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House OKs wind farm tax bill

DENVER - The House passed and sent to the Senate a bill that attempts to lure more wind farms to northeastern Colorado. The vote was 54-9 earlier this week.

House Bill 1275 changes the method of taxing the gigantic wind turbines from a business personal property tax, which is reduced over time through depreciation, to a production tax similar to what is charged in the oil and gas fields.

"This is an economic development bill," said Rep. Wes McKinley, D-Walsh.

The development of wind energy is a fast-growing industry in Colorado because of a 2004 voter-approved mandate that 10 percent of all electricity generated by the year 2015 come from renewable-energy sources.

Brophy is the Senate sponsor of House Bill 1275. He will have to deal with questions about the measure's constitutionality that were raised after McKinley amended his bill to exempt existing wind farms from its provisions.

Without grandfathering, the state would have had to "backfill" more than $500,000 in reduced property tax revenue that the counties use to pay for schools.

Patrick Boyle, a lobbyist for the Colorado Assessors' Association, warned that changing the method of taxation only for facilities that begin producing wind power after Jan. 1, 2006, could be unconstitutional.

"Over and over, the constitution talks about uniformity of treatment in taxation," Boyle said. "That means... more [truncated due to possible copyright]  

House Bill 1275 changes the method of taxing the gigantic wind turbines from a business personal property tax, which is reduced over time through depreciation, to a production tax similar to what is charged in the oil and gas fields.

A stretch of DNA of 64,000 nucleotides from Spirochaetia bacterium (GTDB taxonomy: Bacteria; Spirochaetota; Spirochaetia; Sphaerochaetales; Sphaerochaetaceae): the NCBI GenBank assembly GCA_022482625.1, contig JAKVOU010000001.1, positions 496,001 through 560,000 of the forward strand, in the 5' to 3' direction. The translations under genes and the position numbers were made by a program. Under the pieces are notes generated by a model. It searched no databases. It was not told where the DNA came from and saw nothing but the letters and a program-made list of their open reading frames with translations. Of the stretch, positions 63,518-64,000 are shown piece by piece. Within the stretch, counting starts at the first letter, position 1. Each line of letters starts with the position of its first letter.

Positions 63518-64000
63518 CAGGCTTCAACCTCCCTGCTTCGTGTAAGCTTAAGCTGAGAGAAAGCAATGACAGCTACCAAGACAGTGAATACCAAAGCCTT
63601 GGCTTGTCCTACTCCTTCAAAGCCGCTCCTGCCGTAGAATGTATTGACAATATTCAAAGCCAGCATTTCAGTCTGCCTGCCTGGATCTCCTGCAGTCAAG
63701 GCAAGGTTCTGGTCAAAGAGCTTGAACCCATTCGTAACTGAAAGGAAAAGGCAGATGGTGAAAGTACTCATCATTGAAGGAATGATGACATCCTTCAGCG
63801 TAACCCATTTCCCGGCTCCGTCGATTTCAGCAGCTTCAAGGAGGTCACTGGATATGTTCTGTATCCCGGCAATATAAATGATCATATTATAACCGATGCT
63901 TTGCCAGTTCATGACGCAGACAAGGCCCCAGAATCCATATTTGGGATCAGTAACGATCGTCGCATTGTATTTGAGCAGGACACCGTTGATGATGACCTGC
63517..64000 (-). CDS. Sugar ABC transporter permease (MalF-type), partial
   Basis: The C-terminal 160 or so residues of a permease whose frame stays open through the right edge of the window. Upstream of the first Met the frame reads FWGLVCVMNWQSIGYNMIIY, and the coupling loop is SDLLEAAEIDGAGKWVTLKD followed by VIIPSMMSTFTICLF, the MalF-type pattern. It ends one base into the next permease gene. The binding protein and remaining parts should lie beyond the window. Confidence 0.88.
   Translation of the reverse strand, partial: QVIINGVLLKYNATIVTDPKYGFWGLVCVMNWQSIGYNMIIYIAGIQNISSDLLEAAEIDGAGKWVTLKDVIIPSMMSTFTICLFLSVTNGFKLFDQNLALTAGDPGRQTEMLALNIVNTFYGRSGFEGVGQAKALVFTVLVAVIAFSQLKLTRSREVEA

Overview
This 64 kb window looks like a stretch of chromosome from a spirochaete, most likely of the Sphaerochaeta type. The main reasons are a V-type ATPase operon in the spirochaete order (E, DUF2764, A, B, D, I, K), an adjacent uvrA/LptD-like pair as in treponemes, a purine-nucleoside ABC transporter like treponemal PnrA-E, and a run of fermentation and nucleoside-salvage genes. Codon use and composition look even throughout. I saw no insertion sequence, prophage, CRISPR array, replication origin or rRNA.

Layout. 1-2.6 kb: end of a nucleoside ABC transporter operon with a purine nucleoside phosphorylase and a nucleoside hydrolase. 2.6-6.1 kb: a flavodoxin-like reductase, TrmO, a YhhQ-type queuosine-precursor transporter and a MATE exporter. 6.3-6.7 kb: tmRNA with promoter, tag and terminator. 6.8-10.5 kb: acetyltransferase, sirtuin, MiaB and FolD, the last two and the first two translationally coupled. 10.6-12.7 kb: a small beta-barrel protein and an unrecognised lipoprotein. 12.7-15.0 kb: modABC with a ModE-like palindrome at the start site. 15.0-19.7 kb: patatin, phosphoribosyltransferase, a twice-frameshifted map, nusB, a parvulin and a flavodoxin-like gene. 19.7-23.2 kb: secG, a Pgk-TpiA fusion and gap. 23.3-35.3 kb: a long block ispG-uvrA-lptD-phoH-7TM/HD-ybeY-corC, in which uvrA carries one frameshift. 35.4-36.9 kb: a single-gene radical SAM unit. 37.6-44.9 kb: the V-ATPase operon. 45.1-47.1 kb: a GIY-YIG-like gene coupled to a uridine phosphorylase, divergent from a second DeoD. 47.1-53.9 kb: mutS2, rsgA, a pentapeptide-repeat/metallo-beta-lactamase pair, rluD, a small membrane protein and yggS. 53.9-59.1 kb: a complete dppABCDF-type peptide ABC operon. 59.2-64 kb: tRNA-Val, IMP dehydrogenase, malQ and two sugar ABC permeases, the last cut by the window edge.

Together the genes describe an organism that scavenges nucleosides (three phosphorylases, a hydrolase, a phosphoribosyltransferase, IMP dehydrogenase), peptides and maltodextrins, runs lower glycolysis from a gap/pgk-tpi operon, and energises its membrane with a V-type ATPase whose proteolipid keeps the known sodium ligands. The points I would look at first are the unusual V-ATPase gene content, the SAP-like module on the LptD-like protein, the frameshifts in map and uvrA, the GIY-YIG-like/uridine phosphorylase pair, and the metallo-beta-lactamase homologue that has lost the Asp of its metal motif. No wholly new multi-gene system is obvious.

"This is an economic development bill," said Rep. Wes McKinley, D-Walsh.
 
The development of wind energy is a fast-growing industry in Colorado because of a 2004 voter-approved mandate that 10 percent of all electricity generated by the year 2015 come from renewable-energy sources.
 
Brophy is the Senate sponsor of House Bill 1275. He will have to deal with questions about the measure's constitutionality that were raised after McKinley amended his bill to exempt existing wind farms from its provisions.
 
Without grandfathering, the state would have had to "backfill" more than $500,000 in reduced property tax revenue that the counties use to pay for schools.
 
Patrick Boyle, a lobbyist for the Colorado Assessors' Association, warned that changing the method of taxation only for facilities that begin producing wind power after Jan. 1, 2006, could be unconstitutional.
 
"Over and over, the constitution talks about uniformity of treatment in taxation," Boyle said. "That means no two people who are in business competing against one another can be taxed differently. That explicitly is what's happening in this case."
 
A member of the House Finance Committee, Rep. Jim Kerr, who is a Republican, confirmed he requested a legal opinion from the Legislative Legal Services.
 
"I supported the bill but I just think we ought to know if it will stand up to a challenge," Kerr said.
 
Boyle admitted the bill could become law and take effect if nobody challenges it.
 
"We can do anything we want around here," Boyle said. "My job is to warn the General Assembly that you are about to pass something that on its face looks unconstitutional. They are still free to do so."


Source: http://www.journal-advocate...

MAR 17 2006
https://www.windaction.org/posts/1756-house-oks-wind-farm-tax-bill
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